Ships transport 90% of the world’s traded cargo and hence literally propel the world’s economy. Ships have a lifespan of about 20-30 years, and after that they need to be scrapped.
The process of scrapping ships generate huge amounts of marine pollution, particularly if it happens in countries where environmental regulations for ship-breaking yards are slack.
The number of vessels misleadingly registered to nations other than their true country of origin, called flags of convenience has skyrocketed since 2002. Now, you may ask “Why So?“
Well, besides many other reasons, this practice of Flag of convenience allows ship owners from nations with strict environmental regulations to have their vessels dismantled cheaply, in a way that is very damaging to the environment. Ship owners from wealthy nations, including members of the European Union as well as the United States, South Korea and Japan, control the majority of the world’s merchant shipping fleet. The records reveals that between 2014 and 2018, 80% of these ships were demolished in just 3 nations, where ship-breaking yards have weak environmental, labour and safety regulations — Bangladesh, India and Pakistan.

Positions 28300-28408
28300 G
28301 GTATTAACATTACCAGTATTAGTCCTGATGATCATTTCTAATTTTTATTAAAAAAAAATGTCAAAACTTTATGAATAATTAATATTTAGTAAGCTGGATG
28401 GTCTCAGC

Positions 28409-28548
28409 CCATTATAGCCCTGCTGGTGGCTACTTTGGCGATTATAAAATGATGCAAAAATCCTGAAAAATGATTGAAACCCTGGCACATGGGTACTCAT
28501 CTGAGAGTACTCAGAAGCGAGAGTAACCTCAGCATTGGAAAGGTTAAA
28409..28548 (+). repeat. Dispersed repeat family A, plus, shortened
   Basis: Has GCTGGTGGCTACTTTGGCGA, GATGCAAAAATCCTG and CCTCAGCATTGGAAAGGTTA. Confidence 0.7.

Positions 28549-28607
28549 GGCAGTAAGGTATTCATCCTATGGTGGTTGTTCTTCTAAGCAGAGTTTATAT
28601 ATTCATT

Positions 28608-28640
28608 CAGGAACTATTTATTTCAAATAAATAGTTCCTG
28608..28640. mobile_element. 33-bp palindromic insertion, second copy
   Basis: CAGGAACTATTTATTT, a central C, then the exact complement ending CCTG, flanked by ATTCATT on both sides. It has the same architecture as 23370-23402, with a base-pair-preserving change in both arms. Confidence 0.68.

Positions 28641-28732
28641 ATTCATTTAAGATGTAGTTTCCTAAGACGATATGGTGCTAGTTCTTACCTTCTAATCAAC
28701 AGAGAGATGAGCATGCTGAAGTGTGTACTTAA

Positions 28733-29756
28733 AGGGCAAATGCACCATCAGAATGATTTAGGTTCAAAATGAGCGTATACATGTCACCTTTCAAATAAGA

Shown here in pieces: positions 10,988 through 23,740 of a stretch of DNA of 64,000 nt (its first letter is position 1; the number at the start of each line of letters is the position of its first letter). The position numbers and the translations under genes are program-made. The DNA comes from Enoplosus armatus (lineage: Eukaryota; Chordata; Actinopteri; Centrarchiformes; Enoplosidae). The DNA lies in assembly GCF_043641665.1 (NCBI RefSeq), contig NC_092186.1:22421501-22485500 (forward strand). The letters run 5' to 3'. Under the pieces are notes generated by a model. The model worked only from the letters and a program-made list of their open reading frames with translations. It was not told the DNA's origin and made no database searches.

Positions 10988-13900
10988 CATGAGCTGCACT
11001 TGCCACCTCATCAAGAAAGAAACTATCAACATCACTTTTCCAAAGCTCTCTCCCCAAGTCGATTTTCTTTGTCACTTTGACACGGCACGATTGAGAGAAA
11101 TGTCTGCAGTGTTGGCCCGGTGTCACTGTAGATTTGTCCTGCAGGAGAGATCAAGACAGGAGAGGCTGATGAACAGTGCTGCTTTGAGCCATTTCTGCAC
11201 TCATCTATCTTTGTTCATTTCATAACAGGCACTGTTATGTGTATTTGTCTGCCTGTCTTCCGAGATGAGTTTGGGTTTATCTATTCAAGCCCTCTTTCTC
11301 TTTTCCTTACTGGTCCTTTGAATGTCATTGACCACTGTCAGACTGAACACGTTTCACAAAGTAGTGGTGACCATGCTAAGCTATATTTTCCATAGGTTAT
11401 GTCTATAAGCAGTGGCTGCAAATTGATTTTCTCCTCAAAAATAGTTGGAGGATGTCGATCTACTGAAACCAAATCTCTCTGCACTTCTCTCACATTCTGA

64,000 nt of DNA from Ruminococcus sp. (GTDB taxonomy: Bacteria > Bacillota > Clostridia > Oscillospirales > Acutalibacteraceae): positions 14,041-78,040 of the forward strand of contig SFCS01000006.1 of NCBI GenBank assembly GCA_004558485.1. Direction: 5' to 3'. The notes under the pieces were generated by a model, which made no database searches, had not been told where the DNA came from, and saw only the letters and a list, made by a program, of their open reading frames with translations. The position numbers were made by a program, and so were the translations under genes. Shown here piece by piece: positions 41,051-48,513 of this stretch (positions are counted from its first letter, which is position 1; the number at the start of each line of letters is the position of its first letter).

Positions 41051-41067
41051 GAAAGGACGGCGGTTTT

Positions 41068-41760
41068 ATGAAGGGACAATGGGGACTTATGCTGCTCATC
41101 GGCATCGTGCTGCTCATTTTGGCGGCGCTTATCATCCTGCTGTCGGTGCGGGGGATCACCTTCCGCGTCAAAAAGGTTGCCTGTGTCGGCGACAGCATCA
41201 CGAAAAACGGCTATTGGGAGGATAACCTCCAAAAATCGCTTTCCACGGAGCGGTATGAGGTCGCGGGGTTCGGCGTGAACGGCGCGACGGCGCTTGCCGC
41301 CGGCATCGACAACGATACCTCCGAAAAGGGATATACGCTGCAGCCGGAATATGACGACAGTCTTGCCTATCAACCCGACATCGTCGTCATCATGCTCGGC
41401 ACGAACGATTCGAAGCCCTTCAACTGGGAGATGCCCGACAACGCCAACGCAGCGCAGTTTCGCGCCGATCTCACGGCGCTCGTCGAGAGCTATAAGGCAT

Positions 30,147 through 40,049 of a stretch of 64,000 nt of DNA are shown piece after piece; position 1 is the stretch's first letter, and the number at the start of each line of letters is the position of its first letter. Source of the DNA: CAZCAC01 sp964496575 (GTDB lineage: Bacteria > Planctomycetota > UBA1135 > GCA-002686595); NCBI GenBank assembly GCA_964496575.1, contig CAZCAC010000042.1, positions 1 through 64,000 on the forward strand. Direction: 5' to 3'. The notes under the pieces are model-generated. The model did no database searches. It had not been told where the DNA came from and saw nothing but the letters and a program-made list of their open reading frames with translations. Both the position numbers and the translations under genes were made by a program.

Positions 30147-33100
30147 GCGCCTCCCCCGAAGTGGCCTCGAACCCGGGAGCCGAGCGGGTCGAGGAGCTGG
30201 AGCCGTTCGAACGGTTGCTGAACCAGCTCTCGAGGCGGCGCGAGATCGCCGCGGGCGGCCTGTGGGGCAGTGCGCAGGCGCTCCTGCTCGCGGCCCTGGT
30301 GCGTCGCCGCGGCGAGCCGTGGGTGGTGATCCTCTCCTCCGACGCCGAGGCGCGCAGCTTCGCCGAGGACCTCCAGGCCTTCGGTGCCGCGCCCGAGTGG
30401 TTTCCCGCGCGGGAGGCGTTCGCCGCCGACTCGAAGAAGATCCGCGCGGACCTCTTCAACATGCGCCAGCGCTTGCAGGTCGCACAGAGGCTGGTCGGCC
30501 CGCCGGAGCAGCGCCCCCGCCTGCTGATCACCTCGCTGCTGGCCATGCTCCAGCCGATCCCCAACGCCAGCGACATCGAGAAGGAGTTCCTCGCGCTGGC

That’s how the ship owners plays the system!
By registering ships abroad, ship owners can also escape taxes and operate substandard vessels, another great reasons for ship owners to practise “flag of convenience.” Between 2002 and 2019, the top flags of convenience shifted from Panama and Liberia to two small island countries, Comoros and Palau, which will issue flags for a fee.
Ship-scrapping in low-income countries comes with fatal health risks and severe environmental pollution, including releases of mercury, lead, asbestos, ozone-depleting substances and pesticides into the soil and sea. As per a study, it is estimated that by 2027, almost 5,000 workers in ship-recycling yards in India will have died from mesothelioma, a malignant tumor caused by inhaling asbestos.